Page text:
We here in Michigan have labored for sixty years to make our lakes clean. We are leaders of all matters related to the Great Lakes. Half the population of Michigan gets its water from the Great Lakes, part of 30 million people in the basin who rely on the lakes for drinking water. Maintaining the cleanliness of this water should be the top priority for state and federal officials.

The phosphate emissions from the fish in one net pen operation is the equivalent of the phosphate emissions from a sewer plant for 10,000 people. This fish sewage will create filamentous algae, which will wash up on nearby beaches, rot and stink. If this is going to be a $1 billion industry, as advocates say, there will be about 100 net pen operations, filling virtually every bay of any size in Michigan’s portion of the Great Lakes. Imagine one in Grand Traverse Bay, or in front of the Grand Hotel, or in the South Arm of Lake Charlevoix.

Already, the lakes are under pressure, with algae blooms from high phosphorous levels (the kind virtually guaranteed to grow with fish farming) creating toxins forcing closure of water intakes in cities including Cleveland and Toledo in recent years. Will Rogers once counseled wise men should drink upstream from the herd – but many of Michigan’s major cities would be downstream from this herd of fish.

Any mistakes in the Great Lakes are uncorrectable. People advocating for aquaculture talk about adaptive management – when they make a mistake, they will correct it. But in a huge area, you can’t make a correction.

And the impact of a mistake on a river like the Au Sable could easily damage the river, and its economic potential, for generations. The addition of more than 1,500 pounds of algae-creating phosphorous a year from the proposed Grayling fish farm will be devastating to the river’s ecosystem.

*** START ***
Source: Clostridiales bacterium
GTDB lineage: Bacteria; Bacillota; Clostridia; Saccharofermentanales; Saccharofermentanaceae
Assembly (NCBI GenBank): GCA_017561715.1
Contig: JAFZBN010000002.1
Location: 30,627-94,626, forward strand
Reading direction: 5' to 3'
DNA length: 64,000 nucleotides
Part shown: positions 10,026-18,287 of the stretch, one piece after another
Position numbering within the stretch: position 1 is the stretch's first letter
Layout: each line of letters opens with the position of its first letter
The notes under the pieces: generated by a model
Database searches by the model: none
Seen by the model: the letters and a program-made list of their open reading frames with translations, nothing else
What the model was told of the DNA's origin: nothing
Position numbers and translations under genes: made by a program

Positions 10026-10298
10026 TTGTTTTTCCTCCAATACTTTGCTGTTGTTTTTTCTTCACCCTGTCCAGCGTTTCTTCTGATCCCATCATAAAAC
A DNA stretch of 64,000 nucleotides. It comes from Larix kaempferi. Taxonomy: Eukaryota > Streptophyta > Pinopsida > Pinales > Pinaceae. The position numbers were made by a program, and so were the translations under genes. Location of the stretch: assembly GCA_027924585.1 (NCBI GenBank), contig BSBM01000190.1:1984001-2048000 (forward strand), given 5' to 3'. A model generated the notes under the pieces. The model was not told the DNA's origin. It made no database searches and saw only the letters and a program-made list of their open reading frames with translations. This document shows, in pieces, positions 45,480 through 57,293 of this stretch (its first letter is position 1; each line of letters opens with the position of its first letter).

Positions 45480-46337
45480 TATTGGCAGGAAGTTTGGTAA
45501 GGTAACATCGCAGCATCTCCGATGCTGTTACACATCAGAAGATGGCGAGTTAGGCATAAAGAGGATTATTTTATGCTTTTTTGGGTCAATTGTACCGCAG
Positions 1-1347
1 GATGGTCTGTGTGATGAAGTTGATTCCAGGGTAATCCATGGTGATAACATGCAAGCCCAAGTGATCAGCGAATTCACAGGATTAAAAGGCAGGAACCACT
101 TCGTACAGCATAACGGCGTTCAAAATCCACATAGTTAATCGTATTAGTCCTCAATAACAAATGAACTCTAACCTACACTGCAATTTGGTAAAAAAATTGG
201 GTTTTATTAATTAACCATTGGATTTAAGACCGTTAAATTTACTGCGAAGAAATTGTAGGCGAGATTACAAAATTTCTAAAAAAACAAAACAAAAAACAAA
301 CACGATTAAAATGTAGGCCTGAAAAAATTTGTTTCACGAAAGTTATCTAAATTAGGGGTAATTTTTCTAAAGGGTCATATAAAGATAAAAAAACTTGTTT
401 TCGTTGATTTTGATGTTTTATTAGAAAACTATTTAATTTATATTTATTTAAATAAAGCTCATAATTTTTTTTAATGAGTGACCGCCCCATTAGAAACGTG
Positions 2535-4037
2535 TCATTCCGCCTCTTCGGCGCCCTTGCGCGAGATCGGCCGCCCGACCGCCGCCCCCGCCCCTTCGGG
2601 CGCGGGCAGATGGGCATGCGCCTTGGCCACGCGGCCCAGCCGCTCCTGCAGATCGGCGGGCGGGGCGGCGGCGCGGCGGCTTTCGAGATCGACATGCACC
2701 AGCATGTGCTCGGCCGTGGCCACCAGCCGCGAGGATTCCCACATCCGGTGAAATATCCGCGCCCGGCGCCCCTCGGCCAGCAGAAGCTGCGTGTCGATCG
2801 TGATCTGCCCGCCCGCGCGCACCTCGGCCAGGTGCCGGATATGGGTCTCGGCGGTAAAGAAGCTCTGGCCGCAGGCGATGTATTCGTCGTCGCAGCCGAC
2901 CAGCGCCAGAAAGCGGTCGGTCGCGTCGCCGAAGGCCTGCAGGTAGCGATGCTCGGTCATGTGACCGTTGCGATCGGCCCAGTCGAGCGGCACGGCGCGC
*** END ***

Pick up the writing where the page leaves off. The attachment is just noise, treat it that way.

People have learned this the hard way in Norway and in Chile, where massive net penning operations have collapsed financially. As can easily be expected when you put that many animals into a confined area, the fish farms have introduced diseases into the natural population. Today, the natural Atlantic Salmon fishery in the North Atlantic is shrinking. It’s an ecological disaster.

These same patterns are seen in flow-through fish farms, such as the one being developed on the Au Sable. They all do the same thing – they make no pretense of treating the fecal and urine matter of a large number of animals. They discharge that matter into the public water – our drinking water, for many communities on the Great Lakes.

I know these issues well. I grew up in Bellaire, and guided anglers on the Chain O’ Lakes. I fished the “Holy Waters” with George Griffiths, and stayed at his beloved “Barbless Hook” on the banks of Au Sable.

I studied fish and their habitats – including an experiment where I looked into the impact of adding nutrients to six lakes. My conclusion: This was a big mistake. And I was part of a team that introduced salmon into the Great Lakes.

So it’s with a love of Michigan’s great waters, experience as a scientist and teacher and the understanding of the pressures facing regulators gained through a long career with the Department of Natural Resources that I speak today.

Michigan shouldn’t be inviting any industry into our state that says, “don’t make us treat our waste. Let us dump it into your fresh water.”

You wouldn’t put a pigpen in a rose garden. It’s just common sense.

Don’t put fish farms on our rivers or in our Great Lakes. It’s just common sense.

bridgemi.com/2016/03/dont-allow-fish-farms-in-michigan-waters